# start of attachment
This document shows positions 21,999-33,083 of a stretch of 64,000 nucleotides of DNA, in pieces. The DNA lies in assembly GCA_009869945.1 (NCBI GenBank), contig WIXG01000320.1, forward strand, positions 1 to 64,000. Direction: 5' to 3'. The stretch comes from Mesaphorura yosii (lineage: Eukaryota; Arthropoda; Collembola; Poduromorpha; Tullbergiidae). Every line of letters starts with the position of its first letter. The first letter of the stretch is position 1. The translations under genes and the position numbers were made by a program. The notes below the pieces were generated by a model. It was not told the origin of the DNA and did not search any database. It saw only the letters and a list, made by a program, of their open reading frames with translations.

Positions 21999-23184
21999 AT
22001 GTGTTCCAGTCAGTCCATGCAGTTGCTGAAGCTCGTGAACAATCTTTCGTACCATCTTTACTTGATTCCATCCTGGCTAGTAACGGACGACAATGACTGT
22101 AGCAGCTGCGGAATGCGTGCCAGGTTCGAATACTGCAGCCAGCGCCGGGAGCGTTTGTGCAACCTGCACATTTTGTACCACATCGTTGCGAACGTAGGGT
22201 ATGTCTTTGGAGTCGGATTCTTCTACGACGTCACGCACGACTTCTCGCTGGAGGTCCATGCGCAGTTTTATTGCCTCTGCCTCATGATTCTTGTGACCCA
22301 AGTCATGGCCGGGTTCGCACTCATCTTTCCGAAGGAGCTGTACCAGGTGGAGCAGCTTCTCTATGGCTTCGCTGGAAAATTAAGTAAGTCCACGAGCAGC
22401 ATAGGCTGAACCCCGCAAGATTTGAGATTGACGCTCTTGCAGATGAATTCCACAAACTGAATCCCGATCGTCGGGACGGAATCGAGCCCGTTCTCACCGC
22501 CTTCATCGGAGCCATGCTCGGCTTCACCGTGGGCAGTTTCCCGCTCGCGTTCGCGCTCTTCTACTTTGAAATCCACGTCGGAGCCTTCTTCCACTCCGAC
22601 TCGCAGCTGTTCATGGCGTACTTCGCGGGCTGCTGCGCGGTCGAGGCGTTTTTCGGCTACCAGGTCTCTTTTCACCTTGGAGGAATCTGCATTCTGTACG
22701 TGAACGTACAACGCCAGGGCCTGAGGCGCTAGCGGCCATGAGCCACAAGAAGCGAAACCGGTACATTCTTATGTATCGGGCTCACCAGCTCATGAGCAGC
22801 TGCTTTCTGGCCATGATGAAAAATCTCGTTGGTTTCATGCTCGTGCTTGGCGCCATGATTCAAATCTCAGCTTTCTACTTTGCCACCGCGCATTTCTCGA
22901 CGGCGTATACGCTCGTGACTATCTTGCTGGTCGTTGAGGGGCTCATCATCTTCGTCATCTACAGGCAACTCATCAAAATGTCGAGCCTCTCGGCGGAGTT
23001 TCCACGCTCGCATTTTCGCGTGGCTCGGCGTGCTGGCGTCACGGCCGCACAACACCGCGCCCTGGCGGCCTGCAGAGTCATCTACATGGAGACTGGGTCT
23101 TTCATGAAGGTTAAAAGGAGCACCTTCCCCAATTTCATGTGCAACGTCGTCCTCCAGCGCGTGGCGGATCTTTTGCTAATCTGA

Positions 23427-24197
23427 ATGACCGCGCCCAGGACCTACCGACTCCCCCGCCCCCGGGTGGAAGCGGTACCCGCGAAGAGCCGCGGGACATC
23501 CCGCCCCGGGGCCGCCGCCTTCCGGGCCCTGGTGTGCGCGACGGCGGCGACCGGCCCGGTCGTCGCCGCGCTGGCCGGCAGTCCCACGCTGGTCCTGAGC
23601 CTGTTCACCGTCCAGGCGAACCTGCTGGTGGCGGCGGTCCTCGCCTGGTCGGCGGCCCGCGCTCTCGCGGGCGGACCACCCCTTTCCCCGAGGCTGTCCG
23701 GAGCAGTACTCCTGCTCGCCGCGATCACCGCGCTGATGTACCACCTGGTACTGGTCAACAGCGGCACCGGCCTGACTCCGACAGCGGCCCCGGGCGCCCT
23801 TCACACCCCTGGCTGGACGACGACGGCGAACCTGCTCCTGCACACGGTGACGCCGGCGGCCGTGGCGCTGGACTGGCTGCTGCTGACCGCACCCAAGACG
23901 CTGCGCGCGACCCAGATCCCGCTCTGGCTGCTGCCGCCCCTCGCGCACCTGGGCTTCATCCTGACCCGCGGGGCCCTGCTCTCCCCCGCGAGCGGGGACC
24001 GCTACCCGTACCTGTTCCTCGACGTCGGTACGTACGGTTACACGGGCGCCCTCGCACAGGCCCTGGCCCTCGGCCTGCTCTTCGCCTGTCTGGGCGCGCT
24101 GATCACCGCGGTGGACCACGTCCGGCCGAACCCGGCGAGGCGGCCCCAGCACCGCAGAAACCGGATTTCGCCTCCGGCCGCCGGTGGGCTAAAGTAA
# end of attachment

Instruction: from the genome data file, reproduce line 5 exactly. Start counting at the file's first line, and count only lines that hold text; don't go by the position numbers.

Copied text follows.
22101 AGCAGCTGCGGAATGCGTGCCAGGTTCGAATACTGCAGCCAGCGCCGGGAGCGTTTGTGCAACCTGCACATTTTGTACCACATCGTTGCGAACGTAGGGT